Monday, October 31, 2011
Nothing seemed unusual, he said, until he saw the photograph snapped by a game camera.
Checking the digital pictures the next day, he said, he was startled by the ghostly image captured at the spot he had watched.
"At first I thought it might be me, from when we were working — but we were wearing camo head-to-toe," Davis said. "I looked at the time stamp, and we were sitting out there watching, and we never saw it."
The image is unmistakably a man in khakis and a plaid shirt, though it appears blurred from motion.
Davis, 26, and a Conecuh County Sheriff’s employee, said folks around L-Pond are saying it’s the ghost of Pot Weaver, who lived on the property until his death in 1984. Others say it could be his brother Horace, who died in a log truck accident years ago.
Davis said he checked the camera’s time settings, and they were right. The time stamp on the image in question showed the date and 5:12 p.m.
"We went right over and looked for footprints, and there weren’t any on the ground. I remember about that time the wind was blowing pretty hard, and deer on the food plot got spooked by something and ran."
Davis said he checked the photos before and after that frame to see if somehow another image was transferred, but the other shots showed only deer or the landscape. Since then, he said, there have been images with spots of bright glowing light, but nothing like the first one.
A friend took the image to a local business to see if photographic enhancement would help, but it only raised more questions, he said.
"It’s looking right dead at the game camera," he said, "like it knew it had gone off. It flashes a red light when it takes a picture. We never saw or heard anything."
Davis said the old house where Pot Weaver lived still sits nearby, with most of his belongings still there.
Peggy Sue Weaver, Davis’ mother, said Pot Weaver used to walk through the area on his way to feed his dogs every day. Weaver’s husband is a relative of the family who lived at the old place.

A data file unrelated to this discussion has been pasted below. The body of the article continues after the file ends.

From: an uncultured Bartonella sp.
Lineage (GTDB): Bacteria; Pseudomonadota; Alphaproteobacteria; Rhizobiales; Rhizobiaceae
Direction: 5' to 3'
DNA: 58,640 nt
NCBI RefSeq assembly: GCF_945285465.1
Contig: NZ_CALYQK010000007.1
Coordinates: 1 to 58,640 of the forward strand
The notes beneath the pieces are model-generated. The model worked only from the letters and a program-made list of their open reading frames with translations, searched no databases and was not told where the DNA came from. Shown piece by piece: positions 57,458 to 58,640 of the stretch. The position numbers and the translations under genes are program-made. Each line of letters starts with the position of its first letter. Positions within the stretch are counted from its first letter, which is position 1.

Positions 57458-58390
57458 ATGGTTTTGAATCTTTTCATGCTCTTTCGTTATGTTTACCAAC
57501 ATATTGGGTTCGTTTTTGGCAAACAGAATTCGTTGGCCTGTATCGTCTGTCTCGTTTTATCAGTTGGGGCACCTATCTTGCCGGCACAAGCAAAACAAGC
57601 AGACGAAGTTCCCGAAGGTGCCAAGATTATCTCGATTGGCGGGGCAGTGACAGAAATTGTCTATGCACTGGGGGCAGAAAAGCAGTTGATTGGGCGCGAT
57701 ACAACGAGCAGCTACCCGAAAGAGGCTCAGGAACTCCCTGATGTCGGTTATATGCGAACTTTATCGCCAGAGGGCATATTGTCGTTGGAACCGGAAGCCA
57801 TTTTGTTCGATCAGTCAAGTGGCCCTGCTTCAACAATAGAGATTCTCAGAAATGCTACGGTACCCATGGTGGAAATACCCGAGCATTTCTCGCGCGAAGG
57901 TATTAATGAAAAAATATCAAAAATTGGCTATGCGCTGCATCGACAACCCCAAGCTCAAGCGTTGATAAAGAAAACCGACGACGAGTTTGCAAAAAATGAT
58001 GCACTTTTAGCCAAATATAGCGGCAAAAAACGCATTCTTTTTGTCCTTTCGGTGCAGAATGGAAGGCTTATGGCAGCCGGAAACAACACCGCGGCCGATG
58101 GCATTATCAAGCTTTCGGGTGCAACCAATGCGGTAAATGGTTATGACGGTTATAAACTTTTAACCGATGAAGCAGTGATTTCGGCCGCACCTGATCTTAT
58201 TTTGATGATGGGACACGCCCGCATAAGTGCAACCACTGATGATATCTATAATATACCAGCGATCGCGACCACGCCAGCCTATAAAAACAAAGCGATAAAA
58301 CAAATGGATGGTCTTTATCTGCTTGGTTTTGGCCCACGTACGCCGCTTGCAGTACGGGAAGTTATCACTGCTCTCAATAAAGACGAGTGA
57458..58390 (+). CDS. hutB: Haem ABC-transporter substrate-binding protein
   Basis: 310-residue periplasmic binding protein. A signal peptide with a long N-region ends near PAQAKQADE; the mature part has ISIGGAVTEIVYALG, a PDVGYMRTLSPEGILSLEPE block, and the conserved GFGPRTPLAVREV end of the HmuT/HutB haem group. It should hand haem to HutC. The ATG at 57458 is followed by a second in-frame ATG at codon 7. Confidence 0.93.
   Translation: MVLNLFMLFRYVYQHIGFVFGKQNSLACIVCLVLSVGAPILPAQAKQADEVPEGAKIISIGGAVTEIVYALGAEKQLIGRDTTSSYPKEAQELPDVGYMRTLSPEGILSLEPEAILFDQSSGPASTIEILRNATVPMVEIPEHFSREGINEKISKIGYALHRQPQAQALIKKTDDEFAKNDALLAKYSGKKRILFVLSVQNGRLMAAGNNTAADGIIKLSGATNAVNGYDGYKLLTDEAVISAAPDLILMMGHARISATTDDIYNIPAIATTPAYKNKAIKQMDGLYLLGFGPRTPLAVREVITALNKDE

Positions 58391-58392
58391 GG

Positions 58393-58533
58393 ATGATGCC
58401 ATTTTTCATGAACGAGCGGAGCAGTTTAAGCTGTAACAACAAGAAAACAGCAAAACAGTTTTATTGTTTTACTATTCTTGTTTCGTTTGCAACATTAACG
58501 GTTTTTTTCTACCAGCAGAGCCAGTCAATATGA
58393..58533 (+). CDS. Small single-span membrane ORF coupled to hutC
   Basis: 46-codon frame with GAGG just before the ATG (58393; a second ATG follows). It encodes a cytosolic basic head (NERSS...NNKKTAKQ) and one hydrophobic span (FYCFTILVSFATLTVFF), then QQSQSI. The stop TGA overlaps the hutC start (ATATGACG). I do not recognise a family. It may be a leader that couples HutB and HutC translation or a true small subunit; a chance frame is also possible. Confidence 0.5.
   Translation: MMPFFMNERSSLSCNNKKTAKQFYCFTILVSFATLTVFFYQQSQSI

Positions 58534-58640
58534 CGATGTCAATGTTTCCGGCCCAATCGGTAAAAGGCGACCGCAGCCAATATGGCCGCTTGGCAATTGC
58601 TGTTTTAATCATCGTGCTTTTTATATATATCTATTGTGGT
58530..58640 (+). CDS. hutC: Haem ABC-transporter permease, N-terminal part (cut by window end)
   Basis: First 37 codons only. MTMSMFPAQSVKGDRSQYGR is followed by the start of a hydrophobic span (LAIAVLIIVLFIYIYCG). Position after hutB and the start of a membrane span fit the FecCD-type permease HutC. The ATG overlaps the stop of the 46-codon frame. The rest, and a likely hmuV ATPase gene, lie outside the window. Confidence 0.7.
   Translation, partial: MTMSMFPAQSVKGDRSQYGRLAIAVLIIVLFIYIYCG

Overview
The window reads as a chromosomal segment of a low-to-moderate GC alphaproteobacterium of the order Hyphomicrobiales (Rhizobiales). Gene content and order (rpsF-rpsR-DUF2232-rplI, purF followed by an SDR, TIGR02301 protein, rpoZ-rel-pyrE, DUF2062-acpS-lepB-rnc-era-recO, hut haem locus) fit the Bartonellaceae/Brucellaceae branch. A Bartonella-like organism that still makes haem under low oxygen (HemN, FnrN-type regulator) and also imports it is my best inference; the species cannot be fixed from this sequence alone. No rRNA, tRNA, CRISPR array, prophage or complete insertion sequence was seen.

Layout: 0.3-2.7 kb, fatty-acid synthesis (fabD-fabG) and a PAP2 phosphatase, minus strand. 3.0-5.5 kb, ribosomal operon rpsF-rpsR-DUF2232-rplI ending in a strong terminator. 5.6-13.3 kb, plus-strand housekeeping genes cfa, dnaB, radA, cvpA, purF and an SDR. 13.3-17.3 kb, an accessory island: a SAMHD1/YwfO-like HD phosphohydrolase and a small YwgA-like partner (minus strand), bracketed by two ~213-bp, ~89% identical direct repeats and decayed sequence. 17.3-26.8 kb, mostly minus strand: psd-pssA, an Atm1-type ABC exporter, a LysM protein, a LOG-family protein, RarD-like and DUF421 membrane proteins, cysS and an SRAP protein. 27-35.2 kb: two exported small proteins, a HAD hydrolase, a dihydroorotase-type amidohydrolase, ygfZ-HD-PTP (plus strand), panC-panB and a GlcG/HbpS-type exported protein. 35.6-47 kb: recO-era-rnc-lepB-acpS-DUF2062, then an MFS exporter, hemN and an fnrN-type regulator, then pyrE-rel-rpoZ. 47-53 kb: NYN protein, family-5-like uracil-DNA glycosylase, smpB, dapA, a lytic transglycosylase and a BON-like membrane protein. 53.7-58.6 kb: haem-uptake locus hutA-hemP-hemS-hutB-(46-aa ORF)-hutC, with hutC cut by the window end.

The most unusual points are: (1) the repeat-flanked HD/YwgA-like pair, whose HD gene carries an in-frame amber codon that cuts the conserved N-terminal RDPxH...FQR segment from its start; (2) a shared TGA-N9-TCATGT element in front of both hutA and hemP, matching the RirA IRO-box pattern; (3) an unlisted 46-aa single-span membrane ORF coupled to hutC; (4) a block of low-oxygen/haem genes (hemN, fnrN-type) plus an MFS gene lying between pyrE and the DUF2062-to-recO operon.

Her son picked Pot Weaver out of an old family photograph as looking most like the ghostly image, she said.
"It was shot with that game camera," said Weaver. "If we found it was faked, I’d be the first to say so. But it seems like the more we try to prove it’s not a ghost, the more questions we find."
It seems spooky, she said, enough to keep her away from the food plot. Others, she said, are more skeptical.
Davis said he’s not afraid to go back and hunt the spot.
"I figure if it didn’t do anything to us that day, it won’t ever," he said. " My father-in-law and I would have seen it if it was meant for us to see."
Wednesday, October 12, 2011
Tracks — check. Probable den — check. Hair sample — check.
Supposed footprint left by a yeti.
To a group of international scientists, this all of this adds up to “irrefutable evidence of the existence of the Yeti in Mountainous Shoria,” according to a release from the Kemerovo administration (via Huffington Post). The release goes on to say the researchers are 95 percent sure of the existence of a yeti in the Kemerovo region of Siberia, based on the evidence they found.
According to PhysOrg, a group of scientists from the United States, Canada and other countries, set out at the invitation of Kemerovo’s governor to find the yeti and then reconvened to share their evidence and stories:
“They found his footprints, his supposed bed, and various markers with which the yeti marks his territory,” the statement said. The collected “artifacts” will be analysed in a special laboratory, it said.
Yetis, or Abominable Snowmen, are hairy ape-like creatures of popular myth, that are generally held to inhabit the Himalayas.
But some believe Russia also holds a population of yetis, which it calls Snow Men, in remote areas of Siberia.